Homemade Softbox Light Made from Shower Cap

I recently had a very good experience shooting this short explanatory video with two standing professional softbox lights.

The experience got me thinking whether I could shoot a fairly good looking video with a home made DIY softbox light. This wonderful YouTube video showed me the way.

Here is the video I shot this evening using a homemade softbox light, covered with a white shower cap.

I didn’t use any fancy camcorder, either. The camcorder I used is a consumer Canon Vixia HF R300 camcorder — the lowest priced of the excellent Vixia line of camcorders from Canon

I’m pleased with result. Good skin tone colors. Here are some tips that might be helpful to you:

I mounted the clasp light on a stand that was about six feet from my head and about two feet higher than my head, pointing slightly down. I sat about three feet in front of the background to minimize shadows. (The farther away you are from your background, the less distinct the shadows.) To reduce the glare on my glasses, my friend John Pitt lowered the height of the camcorder until it was slightly lower than my eye level. Originally, glare on my glasses was a problem, but that technique minimized the problem.

John did some slight color correction in Final Cut Pro 7 to adjust the brightness of the lighting in this video.

If you’ll be shooting videos of this kind yourself, make sure your backdrop is sufficiently wide that it completely fills in the 16 x 9 aspect ratio of your camcorder. We had some problems with that in this video shoot, but John Pitt remedied that by using Final Cut Pro 7 to zoom into the video — which removed the unsightly left and right edges of the video field where the backdrop didn’t reach. It’s useful to also note that the camcorder we used to shoot this video shoots at 24 Mbps, which is a very nice data rate for a consumer camcorder. The higher the data rate the greater the detail you’ll see in your videos. To view this video in its best quality, choose the HD video screen quality choice from the bottom right of the YouTube video. You might also try casting this video to your television using a Chromecast.

Pretty good lighting for a DIY project, eh?

showercap

-- Phil Shapiro  

Chiffon Bath Mate White Shower Cap
$5

Available from Amazon



Foot Log

I’ve used this product for about three months and have found it very helpful in easing discomfort related to plantar fasciitis (heel pain). Thanks to the Foot Log and stretches and exercises I learned from the previously reviewed Fixing Your Feet, I’m back to running after a two-month hiatus.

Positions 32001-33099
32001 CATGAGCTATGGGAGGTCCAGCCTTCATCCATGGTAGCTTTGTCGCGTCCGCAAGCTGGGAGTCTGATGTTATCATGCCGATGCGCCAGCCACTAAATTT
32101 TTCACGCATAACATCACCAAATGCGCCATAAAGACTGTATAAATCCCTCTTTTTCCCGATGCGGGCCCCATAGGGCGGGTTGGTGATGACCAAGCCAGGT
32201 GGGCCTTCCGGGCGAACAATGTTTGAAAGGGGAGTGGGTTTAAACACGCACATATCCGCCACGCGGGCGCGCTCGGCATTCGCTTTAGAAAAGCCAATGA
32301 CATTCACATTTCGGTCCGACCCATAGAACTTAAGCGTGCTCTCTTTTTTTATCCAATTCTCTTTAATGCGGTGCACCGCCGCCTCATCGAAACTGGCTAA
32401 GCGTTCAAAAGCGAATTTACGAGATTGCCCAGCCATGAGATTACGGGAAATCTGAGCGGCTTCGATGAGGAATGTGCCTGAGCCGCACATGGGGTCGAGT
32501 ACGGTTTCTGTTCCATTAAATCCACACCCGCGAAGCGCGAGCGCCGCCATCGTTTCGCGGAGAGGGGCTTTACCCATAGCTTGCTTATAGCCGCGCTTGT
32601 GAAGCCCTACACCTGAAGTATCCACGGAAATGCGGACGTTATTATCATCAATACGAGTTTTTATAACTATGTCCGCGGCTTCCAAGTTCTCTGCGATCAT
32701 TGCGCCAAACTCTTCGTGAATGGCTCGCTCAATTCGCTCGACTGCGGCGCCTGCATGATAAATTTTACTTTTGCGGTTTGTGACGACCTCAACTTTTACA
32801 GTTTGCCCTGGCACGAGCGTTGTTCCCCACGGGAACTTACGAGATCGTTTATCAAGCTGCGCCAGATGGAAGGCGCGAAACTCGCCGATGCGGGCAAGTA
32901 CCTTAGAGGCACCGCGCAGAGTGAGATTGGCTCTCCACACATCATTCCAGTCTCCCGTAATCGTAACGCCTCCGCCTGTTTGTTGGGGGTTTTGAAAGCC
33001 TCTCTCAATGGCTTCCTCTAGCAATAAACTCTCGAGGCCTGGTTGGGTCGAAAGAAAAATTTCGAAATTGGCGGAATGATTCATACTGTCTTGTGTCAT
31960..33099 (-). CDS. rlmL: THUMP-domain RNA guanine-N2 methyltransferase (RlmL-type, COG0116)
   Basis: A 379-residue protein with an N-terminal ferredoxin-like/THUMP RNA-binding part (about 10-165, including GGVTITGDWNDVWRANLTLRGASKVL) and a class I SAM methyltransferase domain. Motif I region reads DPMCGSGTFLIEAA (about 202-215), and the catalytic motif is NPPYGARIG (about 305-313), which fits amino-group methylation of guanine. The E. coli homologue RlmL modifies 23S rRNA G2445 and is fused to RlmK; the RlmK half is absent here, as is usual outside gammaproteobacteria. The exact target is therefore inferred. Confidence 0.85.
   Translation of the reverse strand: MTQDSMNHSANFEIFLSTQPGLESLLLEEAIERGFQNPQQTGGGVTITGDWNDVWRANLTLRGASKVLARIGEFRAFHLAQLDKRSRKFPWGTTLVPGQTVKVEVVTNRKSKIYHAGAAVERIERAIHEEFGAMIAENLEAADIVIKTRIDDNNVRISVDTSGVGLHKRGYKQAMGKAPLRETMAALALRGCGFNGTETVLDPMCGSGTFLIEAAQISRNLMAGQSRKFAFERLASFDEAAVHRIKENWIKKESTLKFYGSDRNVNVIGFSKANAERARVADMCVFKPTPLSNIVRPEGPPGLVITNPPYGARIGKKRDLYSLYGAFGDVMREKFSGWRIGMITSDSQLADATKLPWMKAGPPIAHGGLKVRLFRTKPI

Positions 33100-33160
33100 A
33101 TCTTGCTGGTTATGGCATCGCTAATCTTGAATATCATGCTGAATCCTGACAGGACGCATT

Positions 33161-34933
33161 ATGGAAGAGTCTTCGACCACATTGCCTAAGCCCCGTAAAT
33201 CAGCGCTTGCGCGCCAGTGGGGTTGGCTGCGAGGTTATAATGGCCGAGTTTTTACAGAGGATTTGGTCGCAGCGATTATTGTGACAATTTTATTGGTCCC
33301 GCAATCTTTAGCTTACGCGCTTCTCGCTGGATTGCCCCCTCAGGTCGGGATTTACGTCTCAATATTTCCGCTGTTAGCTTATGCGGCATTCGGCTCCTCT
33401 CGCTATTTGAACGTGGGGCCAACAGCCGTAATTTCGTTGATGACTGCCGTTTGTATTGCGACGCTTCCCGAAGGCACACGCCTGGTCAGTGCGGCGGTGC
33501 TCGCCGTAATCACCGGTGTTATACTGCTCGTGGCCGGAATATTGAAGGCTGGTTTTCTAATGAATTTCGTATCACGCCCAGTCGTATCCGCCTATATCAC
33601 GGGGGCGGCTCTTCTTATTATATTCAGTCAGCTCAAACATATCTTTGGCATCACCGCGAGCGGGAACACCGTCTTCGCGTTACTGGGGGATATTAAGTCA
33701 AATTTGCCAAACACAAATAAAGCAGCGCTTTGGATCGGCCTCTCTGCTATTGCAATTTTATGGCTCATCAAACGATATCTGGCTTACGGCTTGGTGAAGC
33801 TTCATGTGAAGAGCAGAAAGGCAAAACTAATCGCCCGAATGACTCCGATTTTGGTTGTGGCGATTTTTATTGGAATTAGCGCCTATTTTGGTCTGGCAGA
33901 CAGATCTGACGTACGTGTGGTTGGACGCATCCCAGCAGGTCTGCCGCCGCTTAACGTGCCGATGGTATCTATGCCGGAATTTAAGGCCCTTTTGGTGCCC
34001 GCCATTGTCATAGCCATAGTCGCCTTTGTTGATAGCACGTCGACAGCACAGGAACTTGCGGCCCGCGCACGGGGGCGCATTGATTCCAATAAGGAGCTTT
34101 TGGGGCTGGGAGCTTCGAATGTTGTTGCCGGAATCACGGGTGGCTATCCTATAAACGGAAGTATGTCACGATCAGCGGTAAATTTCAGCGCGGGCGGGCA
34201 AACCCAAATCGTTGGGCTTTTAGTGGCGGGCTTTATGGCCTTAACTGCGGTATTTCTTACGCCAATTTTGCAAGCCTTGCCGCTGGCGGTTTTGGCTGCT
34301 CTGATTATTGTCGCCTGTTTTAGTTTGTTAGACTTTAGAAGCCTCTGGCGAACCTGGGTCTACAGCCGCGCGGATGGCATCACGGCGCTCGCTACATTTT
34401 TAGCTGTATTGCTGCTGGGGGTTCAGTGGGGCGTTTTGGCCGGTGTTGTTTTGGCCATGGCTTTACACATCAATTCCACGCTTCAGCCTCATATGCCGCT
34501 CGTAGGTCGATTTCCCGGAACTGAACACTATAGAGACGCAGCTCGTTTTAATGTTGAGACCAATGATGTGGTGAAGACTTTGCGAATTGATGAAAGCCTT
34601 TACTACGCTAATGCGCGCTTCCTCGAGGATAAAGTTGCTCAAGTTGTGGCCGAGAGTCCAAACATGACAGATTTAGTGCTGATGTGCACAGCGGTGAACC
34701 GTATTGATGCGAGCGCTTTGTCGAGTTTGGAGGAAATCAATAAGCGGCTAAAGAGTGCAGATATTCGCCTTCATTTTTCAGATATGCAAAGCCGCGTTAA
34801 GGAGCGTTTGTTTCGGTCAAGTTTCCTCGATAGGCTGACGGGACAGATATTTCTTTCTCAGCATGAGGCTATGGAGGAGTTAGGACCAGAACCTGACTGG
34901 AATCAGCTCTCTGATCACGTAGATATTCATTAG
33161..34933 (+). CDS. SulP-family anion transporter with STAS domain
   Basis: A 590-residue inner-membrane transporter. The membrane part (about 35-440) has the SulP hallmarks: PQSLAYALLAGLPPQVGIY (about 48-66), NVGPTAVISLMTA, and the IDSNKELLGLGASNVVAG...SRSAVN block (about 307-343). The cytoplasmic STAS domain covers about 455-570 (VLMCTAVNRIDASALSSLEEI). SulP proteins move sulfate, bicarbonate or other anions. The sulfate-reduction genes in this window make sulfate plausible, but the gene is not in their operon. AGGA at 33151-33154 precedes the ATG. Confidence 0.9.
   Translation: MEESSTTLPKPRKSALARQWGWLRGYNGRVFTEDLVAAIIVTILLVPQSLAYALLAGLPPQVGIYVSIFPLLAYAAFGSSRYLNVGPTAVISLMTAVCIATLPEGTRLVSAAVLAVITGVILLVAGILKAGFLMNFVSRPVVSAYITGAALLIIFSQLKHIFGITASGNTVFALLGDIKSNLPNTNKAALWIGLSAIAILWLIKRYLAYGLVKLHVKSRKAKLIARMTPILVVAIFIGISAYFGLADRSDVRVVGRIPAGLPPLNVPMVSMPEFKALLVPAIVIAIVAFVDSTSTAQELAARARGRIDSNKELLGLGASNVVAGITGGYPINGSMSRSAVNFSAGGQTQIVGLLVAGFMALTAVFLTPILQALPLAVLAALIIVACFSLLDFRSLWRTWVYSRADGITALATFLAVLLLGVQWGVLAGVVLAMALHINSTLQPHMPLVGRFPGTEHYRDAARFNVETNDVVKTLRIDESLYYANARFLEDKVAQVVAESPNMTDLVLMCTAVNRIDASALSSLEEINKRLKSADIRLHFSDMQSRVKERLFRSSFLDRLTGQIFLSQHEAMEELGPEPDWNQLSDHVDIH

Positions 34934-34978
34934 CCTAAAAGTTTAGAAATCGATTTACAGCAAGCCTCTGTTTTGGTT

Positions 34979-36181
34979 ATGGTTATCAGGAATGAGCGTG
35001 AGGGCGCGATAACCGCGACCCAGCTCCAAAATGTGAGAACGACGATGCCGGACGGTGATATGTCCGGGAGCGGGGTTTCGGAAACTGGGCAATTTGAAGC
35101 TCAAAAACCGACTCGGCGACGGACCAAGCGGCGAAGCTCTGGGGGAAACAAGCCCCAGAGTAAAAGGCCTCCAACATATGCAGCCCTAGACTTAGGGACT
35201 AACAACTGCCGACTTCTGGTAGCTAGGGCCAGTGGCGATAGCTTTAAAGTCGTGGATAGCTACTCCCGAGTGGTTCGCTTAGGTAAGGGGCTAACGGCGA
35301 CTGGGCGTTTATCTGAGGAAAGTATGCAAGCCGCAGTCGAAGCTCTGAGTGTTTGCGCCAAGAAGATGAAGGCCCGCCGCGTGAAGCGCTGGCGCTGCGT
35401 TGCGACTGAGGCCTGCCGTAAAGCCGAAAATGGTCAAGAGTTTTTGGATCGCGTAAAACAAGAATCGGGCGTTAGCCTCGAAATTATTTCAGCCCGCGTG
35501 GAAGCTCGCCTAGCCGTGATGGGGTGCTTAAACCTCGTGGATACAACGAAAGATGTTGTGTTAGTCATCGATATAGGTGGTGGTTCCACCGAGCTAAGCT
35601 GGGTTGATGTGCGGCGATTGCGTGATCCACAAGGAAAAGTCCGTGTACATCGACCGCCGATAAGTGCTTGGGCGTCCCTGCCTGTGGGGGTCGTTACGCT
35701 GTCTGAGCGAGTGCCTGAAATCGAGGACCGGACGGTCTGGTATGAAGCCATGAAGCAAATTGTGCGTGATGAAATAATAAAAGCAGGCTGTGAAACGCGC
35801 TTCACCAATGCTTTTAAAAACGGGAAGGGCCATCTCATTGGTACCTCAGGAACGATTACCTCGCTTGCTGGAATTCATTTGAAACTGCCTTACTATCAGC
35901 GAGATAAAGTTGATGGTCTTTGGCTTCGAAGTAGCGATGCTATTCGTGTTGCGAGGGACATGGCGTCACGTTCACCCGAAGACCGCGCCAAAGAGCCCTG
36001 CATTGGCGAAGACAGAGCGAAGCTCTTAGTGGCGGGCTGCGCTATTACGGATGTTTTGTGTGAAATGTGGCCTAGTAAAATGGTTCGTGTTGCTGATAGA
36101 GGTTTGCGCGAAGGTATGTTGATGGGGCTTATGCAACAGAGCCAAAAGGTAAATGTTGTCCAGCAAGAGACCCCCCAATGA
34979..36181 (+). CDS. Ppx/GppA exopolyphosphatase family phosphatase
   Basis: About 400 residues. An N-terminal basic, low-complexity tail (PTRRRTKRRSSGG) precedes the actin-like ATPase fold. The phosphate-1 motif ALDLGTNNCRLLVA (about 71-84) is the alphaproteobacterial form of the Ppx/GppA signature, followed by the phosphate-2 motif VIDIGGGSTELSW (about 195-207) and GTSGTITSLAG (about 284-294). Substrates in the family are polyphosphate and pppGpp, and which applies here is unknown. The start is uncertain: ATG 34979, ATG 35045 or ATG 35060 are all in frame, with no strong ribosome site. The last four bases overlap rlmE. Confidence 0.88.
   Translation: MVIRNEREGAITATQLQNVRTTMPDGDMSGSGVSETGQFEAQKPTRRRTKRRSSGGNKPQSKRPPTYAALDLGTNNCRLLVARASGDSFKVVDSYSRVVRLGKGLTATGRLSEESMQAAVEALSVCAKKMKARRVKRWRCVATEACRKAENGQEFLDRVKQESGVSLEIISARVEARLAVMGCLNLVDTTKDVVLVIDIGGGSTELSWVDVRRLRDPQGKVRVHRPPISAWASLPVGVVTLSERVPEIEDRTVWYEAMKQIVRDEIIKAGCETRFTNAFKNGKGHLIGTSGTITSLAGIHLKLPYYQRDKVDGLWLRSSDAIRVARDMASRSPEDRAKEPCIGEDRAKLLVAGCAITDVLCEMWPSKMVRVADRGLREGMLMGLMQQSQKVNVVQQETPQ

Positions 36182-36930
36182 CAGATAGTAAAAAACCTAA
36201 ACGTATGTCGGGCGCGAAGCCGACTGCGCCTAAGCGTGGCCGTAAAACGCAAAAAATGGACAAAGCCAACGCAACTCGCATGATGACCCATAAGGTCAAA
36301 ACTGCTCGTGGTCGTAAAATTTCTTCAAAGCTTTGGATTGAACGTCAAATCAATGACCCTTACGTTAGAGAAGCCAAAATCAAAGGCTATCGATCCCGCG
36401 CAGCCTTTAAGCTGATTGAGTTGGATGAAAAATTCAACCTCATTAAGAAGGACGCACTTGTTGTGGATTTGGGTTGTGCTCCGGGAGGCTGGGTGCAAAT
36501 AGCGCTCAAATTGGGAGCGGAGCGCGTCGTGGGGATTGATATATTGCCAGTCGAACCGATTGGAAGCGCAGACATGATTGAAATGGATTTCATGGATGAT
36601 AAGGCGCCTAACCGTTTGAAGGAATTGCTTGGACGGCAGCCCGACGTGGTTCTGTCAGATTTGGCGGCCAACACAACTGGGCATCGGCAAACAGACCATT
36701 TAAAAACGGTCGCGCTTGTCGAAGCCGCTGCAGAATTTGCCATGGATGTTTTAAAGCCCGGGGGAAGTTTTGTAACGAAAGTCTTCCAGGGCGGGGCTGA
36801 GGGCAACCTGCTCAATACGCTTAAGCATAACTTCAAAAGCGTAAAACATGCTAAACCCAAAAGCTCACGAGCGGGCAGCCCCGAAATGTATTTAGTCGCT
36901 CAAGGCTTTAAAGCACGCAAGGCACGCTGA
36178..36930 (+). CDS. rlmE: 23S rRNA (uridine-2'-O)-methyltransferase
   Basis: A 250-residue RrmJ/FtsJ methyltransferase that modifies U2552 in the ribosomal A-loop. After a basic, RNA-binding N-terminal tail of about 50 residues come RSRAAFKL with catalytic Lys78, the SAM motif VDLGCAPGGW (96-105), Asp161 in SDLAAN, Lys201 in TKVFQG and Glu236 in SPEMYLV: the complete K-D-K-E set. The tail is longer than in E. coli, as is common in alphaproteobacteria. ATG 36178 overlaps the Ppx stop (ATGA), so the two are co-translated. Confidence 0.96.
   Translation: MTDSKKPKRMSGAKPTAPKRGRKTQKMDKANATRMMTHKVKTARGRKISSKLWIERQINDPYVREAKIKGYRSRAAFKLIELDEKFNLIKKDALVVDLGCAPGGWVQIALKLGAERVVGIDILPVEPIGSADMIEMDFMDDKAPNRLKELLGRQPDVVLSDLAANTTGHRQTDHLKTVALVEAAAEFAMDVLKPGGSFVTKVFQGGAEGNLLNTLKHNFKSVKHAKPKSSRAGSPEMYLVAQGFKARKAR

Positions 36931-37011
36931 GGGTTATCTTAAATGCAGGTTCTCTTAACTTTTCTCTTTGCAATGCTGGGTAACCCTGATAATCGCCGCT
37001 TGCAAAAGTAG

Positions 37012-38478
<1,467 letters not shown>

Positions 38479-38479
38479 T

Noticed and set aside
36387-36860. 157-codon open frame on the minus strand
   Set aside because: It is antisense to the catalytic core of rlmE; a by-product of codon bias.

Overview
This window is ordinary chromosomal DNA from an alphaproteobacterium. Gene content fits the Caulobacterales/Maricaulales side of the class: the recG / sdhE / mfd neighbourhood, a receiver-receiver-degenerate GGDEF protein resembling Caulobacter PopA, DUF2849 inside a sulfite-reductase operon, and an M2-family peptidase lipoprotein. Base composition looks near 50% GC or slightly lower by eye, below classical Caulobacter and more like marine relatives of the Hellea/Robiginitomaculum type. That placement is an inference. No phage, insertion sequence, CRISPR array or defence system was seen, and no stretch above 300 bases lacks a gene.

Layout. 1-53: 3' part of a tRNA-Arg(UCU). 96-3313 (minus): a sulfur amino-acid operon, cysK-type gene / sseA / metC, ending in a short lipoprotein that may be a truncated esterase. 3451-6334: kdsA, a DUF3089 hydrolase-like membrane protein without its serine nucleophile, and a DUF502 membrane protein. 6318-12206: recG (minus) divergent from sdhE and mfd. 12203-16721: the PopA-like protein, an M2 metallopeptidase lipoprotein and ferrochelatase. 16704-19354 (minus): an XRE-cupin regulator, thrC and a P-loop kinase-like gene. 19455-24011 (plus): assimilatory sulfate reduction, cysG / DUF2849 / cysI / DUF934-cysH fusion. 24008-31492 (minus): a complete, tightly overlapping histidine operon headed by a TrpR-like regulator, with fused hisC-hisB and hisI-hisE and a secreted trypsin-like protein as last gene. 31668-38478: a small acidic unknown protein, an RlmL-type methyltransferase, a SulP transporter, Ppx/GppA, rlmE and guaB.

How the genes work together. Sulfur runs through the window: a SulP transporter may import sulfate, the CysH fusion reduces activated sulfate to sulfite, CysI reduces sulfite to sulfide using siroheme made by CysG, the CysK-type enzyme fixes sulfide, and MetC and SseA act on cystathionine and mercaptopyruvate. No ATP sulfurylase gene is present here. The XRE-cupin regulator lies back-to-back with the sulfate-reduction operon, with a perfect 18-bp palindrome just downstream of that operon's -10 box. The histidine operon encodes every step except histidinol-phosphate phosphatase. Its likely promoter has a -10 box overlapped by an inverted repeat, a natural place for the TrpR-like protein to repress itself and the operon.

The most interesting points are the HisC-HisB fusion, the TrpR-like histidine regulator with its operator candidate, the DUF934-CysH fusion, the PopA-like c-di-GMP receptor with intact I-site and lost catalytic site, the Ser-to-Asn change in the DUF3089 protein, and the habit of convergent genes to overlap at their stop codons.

While the previously reviewed Surefoot Foot Rubz is a good product, the Foot Log is superior. It has more surface area and a variety of surfaces, and the edges are particularly helpful in working out my sore feet. The Surefoot Foot Rubz (or a lacrosse ball) is only better for travel, since it’s so much smaller.

-- Elon Schoenholz  

Foot Log
$20

Available from Amazon



Twist Tie Roll with Cutter

About 5 years ago, I bought a box of 25 of these white twist-tie spools with cutters. Each spool contains a 60 feet long twist-tie. I find a reason to reach for one just about every other day, and I’ve dispersed them in drawers throughout my house. They’re much easier to use than the paper, poor-quality, often-too-short twist ties that come with many products (like garbage bags) that come in small squares and are perforated on the sides. They also work better than Scotch tape or twine for many light binding purposes, such as holding unwieldy wire hangers together for a trip back to the cleaners.

The ability to pull out and cut 10 or 20 inches instead of just a short segment, and have a strong binding means you can progressively tighten (and retighten) around something bulky and springy — such as thick, coiled coaxial or other electric cables — is highly handy and a sanity saver.

While twist-tie spools abound in automotive and hobby shops, they can drive you crazy if they aren’t packaged in a center-fed spool or lack a built-in cutter. Having several circles of the wire jump out and go everywhere, and realizing you don’t have scissors or needle-nose pliers at hand when you’ve got something under tension and can’t easily move, are two annoyances that these particular spools eliminate.

I prefer white over green and back, for both aesthetic and find-in-dim-spots purposes.

-- Ron Geraci  

Twist Tie Roll with Cutter (60-Feet)
$5

Available from Amazon



Un-Skru

I have used the UN-SKRU under-cabinet jar opener since 1979. It allows you to use two hands to open jars and bottles and it works very well.